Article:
North Korea still open to speaking with US after Donald Trump cancels summit | News | DW | 25.05.2018
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North Korea still open to speaking with US after Donald Trump cancels summit

North Korea says President Donald Trump's decision to pull out of a summit with North Korean leader Kim Jong Un was "extremely regrettable." China has also called for continued dialogue between Pyongyang and Washington.

North Korea said on Friday that it regretted US President Donald Trump's decision to cancel a June summit with North Korean leader Kim Jong Un, but that it was still open to talks with the United States.

"The abrupt announcement of the cancellation of the meeting is unexpected for us and we cannot but find it extremely regrettable," North Korean First Vice Foreign Minister Kim Kye Gwan said.

"We again state to the US our willingness to sit face-to-face at any time in any form to resolve the problem," Kim added.

Read more: Donald Trump's steep learning curve on North Korea has a price

Dear Mr. Chairman

In a letter released on Thursday, Trump announced he would not attend the planned summit with North Korean leader Kim Jong-Un on June 12 due to Pyongyang's "tremendous anger and open hostility" in a recent statement.

North Korea's Vice Minister of Foreign Affairs, Choe Son Hui, criticized US Vice President Mike Pence for making "ignorant and stupid remarks" earlier that day. Pence had warned North Korea it could end up like Libya if it refused to make a deal on giving up its nuclear program.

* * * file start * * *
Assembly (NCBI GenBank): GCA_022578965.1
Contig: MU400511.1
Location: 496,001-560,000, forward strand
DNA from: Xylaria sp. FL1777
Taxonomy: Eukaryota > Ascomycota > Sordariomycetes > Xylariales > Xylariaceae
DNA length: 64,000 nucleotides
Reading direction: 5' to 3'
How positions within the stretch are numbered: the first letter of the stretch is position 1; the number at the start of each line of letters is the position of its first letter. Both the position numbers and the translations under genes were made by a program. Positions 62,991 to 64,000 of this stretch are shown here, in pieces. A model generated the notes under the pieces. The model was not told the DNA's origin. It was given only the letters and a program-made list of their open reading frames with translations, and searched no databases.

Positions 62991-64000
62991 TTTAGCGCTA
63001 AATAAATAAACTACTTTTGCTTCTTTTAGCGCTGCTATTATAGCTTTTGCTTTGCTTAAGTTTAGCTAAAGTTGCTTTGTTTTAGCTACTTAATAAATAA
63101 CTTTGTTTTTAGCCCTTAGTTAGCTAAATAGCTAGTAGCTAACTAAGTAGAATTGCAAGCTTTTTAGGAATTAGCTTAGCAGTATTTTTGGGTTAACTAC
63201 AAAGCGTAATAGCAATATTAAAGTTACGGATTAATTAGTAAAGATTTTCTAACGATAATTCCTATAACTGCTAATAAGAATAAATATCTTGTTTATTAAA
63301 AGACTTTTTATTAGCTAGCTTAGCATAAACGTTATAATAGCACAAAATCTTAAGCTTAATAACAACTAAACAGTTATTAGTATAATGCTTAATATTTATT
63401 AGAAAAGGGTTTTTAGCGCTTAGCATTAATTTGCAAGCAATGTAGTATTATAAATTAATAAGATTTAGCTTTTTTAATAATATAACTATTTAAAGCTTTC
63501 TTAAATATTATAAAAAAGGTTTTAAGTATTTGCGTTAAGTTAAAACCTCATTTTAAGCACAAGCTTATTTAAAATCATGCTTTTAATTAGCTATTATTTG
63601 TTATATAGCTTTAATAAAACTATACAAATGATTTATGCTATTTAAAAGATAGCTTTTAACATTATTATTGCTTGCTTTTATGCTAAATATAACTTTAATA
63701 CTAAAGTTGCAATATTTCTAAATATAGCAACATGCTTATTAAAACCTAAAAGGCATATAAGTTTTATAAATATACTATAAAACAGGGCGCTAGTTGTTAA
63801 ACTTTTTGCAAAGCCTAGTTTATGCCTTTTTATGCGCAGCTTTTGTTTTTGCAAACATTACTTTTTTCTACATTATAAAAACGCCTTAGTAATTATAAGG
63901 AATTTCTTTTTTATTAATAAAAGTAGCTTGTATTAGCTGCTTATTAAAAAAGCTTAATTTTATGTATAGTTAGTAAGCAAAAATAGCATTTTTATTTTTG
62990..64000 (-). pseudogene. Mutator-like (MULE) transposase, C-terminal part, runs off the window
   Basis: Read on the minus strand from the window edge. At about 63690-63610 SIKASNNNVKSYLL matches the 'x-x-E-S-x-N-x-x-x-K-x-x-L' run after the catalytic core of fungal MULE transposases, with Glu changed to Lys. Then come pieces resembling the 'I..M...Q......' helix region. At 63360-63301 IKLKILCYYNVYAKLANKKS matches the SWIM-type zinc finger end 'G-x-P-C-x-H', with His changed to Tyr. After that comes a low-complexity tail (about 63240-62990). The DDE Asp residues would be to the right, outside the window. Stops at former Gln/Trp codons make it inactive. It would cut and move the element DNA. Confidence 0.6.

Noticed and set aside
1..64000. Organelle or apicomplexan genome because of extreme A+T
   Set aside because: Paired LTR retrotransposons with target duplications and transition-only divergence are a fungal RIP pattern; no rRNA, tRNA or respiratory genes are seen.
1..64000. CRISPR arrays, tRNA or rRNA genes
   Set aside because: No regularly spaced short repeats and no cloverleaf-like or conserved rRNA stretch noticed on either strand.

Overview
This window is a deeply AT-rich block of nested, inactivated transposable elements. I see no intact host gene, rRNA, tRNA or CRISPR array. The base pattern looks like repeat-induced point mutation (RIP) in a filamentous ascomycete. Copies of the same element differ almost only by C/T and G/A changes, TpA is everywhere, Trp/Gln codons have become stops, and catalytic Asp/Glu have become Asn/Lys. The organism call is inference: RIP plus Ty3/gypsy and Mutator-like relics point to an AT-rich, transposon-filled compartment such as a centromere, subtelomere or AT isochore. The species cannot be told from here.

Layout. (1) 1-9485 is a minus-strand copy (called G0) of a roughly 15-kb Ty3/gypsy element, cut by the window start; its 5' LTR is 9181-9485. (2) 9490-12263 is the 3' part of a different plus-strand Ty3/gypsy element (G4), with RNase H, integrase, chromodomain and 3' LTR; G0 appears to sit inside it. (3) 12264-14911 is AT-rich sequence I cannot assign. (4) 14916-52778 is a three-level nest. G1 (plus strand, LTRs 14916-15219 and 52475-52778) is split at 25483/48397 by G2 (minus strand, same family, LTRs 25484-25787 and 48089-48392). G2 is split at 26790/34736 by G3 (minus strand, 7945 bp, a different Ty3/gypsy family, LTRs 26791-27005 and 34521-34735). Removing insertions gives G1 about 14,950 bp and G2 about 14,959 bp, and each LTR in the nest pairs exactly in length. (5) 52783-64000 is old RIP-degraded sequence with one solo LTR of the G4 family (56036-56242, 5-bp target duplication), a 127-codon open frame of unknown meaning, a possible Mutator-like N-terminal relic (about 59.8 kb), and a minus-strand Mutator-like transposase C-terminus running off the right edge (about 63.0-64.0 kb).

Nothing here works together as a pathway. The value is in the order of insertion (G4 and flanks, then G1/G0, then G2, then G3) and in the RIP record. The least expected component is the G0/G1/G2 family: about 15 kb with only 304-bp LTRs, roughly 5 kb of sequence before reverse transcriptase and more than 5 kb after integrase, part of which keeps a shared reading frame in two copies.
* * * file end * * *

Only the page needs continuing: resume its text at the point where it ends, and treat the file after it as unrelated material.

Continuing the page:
The summit had been billed as a historic opportunity for the US to persuade North Korea to give up its nuclear arsenal. On Thursday, foreign journalists witnessed North Korea shutting down its main nuclear test site.

Read more: Donald Trump's North Korea gamble has backfired

South Korea 'perplexed'

Some foreign leaders responded with shock and regret to Trump's announcement.

South Korean President Moon Jae-in said he was "very perplexed" that the summit would not take place and urged both countries to seek direct talks.

His unification minister, Cho Myoung Gyon, said Trump's decision would not impede South Korea's efforts to implement an agreement on denuclearization it reached with North Korea in April. "It appears that the North remains sincere in implementing the agreement and making efforts on denuclearization and peace building," he said.

UN Secretary-General Antonio Guterres said he was "deeply concerned" by Trump's decision, while the United Kingdom said it was "disappointed."

Japan's support

The German government said it regretted the summit's collapse.

"From the German government's point of view, dialogue at the highest level is an important step towards de-escalation on the Korean peninsula," the spokeswoman said.

But Japan's foreign minister, Taro Kono, voiced support for Trump, saying it was "meaningless" to go forward with the summit without any prior progress.

China, a key North Korean ally, called for continued dialogue between Washington and Pyongyang.

"We hope that North Korea and the United States cherish the positive progress achieved during this period of time, maintain patience, express kindnesses to each other, and move toward each other, continue to work to resolve mutual concerns through dialogue and consultation, and promote the denuclearization of the peninsula," Chinese Foreign Ministry spokesman Lu Kang said.

The "political settlement process" on the Korean Peninsula is "facing a rare historical opportunity," Lu said Friday.

Trump did not rule out future talks with the North when he announced the cancellation of the summit. In his letter, he urged Kim not to "hesitate to call [him] or write" to schedule a meeting.

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